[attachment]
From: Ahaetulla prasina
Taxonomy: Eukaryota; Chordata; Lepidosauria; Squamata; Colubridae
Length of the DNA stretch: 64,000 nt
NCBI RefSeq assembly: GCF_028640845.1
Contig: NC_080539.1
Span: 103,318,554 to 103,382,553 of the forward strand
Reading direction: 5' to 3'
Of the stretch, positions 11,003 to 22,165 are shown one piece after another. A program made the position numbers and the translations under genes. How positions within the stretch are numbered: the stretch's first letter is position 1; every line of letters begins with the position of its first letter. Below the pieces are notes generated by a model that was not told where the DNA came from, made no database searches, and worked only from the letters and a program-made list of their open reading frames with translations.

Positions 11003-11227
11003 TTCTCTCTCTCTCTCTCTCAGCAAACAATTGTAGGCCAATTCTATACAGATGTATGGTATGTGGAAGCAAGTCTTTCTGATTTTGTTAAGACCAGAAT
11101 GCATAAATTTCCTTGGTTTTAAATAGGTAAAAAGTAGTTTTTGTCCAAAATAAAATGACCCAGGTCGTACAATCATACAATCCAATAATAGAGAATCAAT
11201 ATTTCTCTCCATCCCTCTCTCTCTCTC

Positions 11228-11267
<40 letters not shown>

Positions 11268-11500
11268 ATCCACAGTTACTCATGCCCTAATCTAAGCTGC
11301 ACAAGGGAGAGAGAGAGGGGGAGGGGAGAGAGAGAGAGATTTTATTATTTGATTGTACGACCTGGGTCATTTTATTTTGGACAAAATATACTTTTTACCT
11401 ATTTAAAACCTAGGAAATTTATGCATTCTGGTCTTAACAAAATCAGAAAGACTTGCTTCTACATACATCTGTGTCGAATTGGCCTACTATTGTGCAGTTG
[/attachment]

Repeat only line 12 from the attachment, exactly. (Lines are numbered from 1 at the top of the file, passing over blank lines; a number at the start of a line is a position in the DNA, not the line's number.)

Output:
11201 ATTTCTCTCCATCCCTCTCTCTCTCTC